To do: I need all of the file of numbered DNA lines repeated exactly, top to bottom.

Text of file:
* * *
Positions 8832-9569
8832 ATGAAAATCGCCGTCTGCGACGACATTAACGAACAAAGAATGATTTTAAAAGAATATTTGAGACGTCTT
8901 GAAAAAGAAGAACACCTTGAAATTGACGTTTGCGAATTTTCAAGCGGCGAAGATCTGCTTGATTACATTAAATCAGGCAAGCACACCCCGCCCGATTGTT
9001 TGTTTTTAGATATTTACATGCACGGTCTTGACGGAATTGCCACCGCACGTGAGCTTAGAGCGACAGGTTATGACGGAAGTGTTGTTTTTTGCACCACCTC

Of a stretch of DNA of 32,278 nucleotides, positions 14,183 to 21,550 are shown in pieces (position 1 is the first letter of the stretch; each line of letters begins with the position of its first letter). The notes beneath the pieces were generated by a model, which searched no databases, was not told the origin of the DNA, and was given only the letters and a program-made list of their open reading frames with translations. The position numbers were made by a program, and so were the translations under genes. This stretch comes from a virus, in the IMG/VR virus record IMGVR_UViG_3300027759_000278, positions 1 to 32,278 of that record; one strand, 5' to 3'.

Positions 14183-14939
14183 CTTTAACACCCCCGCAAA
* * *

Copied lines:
Positions 8832-9569
8832 ATGAAAATCGCCGTCTGCGACGACATTAACGAACAAAGAATGATTTTAAAAGAATATTTGAGACGTCTT
8901 GAAAAAGAAGAACACCTTGAAATTGACGTTTGCGAATTTTCAAGCGGCGAAGATCTGCTTGATTACATTAAATCAGGCAAGCACACCCCGCCCGATTGTT
9001 TGTTTTTAGATATTTACATGCACGGTCTTGACGGAATTGCCACCGCACGTGAGCTTAGAGCGACAGGTTATGACGGAAGTGTTGTTTTTTGCACCACCTC

Of a stretch of DNA of 32,278 nucleotides, positions 14,183 to 21,550 are shown in pieces (position 1 is the first letter of the stretch; each line of letters begins with the position of its first letter). The notes beneath the pieces were generated by a model, which searched no databases, was not told the origin of the DNA, and was given only the letters and a program-made list of their open reading frames with translations. The position numbers were made by a program, and so were the translations under genes. This stretch comes from a virus, in the IMG/VR virus record IMGVR_UViG_3300027759_000278, positions 1 to 32,278 of that record; one strand, 5' to 3'.

Positions 14183-14939
14183 CTTTAACACCCCCGCAAA